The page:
Any left candidate’s route to the ballot paper runs through the 2015 intake, who are on the whole more leftwing than their predecessors. But Lewis has alienated many of his potential allies, with his antics in the 2015 intake’s WhatsApp group a sore point for many. “He has brought too much politics into it,” complained one MP who is also on the left of the party. (The group is usually used for blowing off steam and arranging social events.)

Lisa Nandy, who is from the soft left rather than the left of the party, is widely believed to be in the running also, despite her ruling out any leadership ambitions in a recent interview with the New Statesman.However, she would represent a break from the Corbynite approach, albeit a more leftwing one than Dan Jarvis or Hilary Benn.

Local party chairs in no doubt that the shadow chancellor is profiling should another leadership election arise. One constituency chair noted to the New Statesman that: “you could tell who was going for it [last time], because they were desperate to speak [at events]”. Tom Watson, Caroline Flint, Chuka Umunna, Yvette Cooper, Andy Burnham and Liz Kendall all visited local parties across the country in preparation for their election bids in 2015.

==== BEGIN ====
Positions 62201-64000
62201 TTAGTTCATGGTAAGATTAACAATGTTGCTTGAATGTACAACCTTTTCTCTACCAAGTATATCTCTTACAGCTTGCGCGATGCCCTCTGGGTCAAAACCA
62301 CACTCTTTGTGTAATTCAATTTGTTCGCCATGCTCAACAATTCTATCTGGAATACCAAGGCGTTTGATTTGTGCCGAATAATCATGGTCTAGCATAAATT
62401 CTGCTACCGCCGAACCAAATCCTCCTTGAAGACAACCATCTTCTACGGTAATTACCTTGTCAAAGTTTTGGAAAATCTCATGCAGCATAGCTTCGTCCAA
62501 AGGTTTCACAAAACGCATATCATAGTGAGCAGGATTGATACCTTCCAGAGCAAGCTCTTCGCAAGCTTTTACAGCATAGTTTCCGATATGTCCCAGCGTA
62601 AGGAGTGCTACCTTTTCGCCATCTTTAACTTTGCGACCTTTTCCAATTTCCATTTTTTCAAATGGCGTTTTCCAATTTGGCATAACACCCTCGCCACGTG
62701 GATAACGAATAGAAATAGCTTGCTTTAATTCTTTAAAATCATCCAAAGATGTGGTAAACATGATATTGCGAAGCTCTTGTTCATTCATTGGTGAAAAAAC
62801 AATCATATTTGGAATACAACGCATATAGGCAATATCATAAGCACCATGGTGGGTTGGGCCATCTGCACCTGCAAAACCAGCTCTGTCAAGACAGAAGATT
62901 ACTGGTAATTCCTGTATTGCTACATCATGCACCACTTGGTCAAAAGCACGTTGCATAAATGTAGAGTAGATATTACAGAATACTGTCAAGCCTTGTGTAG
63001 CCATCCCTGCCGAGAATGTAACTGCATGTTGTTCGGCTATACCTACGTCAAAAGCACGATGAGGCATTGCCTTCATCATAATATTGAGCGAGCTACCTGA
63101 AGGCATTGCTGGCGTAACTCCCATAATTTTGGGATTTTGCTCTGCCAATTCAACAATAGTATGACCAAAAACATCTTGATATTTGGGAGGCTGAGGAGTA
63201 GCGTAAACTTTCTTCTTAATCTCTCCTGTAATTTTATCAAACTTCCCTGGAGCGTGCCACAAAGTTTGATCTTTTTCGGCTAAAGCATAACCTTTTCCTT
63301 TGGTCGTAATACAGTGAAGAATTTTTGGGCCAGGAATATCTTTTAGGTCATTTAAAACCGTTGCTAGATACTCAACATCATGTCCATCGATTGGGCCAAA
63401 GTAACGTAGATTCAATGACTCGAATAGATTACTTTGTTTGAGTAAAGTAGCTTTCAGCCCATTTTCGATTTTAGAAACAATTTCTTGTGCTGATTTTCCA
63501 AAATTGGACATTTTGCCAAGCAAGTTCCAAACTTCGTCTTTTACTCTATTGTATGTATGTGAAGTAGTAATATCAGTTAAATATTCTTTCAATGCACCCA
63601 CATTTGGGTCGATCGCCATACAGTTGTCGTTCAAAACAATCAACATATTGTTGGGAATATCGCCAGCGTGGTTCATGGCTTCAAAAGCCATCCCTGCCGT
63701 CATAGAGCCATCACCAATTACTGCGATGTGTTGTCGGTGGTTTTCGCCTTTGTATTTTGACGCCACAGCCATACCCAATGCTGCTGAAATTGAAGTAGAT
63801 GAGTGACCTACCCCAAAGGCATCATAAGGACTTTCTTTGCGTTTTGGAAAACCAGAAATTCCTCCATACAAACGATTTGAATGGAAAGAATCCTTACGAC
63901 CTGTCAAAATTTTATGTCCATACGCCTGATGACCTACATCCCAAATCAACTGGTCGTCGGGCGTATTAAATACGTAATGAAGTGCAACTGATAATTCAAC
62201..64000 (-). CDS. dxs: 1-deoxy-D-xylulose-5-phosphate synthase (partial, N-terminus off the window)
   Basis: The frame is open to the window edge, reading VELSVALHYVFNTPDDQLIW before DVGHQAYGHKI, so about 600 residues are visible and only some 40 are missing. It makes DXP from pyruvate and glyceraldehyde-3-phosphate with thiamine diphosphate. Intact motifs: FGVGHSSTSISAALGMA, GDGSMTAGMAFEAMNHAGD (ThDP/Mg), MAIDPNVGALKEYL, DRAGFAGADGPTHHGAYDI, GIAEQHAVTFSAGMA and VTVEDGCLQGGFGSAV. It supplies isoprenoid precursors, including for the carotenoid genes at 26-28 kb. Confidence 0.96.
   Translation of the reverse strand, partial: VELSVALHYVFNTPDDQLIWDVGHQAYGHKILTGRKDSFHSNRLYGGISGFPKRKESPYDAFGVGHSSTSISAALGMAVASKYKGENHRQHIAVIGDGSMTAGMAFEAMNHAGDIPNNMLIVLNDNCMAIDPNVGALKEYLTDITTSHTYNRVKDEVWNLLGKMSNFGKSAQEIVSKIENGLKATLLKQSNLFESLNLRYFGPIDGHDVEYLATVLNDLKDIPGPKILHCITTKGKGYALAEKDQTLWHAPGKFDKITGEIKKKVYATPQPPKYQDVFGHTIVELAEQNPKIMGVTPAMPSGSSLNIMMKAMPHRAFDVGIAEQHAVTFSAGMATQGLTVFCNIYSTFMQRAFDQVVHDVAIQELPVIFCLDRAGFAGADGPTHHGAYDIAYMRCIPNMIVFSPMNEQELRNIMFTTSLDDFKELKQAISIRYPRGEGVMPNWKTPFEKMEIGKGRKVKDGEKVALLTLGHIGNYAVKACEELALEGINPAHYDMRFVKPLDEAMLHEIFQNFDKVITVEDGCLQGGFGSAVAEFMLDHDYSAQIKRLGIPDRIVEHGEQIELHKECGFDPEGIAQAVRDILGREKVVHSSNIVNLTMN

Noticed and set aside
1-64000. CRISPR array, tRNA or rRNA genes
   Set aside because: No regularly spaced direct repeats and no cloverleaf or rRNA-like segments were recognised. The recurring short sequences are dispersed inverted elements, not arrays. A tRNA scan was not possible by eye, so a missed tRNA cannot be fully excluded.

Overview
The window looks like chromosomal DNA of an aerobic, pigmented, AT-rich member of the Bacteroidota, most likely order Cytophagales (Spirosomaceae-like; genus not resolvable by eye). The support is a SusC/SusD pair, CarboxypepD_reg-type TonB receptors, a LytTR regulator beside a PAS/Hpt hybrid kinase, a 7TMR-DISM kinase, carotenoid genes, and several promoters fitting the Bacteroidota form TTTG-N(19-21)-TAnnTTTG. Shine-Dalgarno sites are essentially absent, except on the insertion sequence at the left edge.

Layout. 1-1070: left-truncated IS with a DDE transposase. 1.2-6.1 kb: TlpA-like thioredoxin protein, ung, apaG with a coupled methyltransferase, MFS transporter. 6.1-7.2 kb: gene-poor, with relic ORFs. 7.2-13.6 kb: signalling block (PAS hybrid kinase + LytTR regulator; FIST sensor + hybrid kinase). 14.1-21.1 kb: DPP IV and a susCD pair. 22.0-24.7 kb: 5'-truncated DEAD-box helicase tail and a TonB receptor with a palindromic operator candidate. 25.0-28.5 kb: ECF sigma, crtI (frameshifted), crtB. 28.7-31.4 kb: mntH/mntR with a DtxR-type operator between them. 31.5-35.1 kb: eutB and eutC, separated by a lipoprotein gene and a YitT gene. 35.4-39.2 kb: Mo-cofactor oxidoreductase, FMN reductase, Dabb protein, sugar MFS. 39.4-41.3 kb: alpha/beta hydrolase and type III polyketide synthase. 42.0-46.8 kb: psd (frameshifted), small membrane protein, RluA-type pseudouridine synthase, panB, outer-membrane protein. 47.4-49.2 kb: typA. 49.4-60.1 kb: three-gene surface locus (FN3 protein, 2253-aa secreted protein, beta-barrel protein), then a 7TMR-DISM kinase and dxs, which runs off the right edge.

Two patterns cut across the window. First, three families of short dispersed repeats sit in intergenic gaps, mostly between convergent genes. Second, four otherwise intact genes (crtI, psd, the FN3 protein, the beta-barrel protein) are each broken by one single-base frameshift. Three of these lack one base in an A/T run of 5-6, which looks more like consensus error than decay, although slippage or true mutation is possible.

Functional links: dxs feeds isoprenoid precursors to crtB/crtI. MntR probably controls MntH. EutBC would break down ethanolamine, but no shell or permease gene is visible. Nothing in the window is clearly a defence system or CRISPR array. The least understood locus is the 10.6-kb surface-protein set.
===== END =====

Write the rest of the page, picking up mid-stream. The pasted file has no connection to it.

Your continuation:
Now, speaking to local party activists, four names are mentioned more than any other: Dan Jarvis, currently on the backbenches, but in whom the hopes – and the donations – of many who are disillusioned by the current leadership are invested, Gloria De Piero, who is touring the country as part of the party’s voter registration drive, her close ally Jon Ashworth, and John McDonnell.

Another close ally of Corbyn and McDonnell, who worked closely on the leadership election, is in no doubt that the shadow chancellor is gearing up for a run should the need arise.  “You remember when that nice Mr Watson went touring the country? Well, pay attention to John’s movements.”

As for his chances of success, McDonnell may well be even more popular among members than Corbyn himself. He is regularly at or near the top of LabourList's shadow cabinet rankings, and is frequently praised by members. Should he be able to secure the nominations to get on the ballot, an even bigger victory than that secured by Corbyn in September is not out of the question.

Stephen Bush is editor of the Staggers, the New Statesman’s political blog. He usually writes about politics.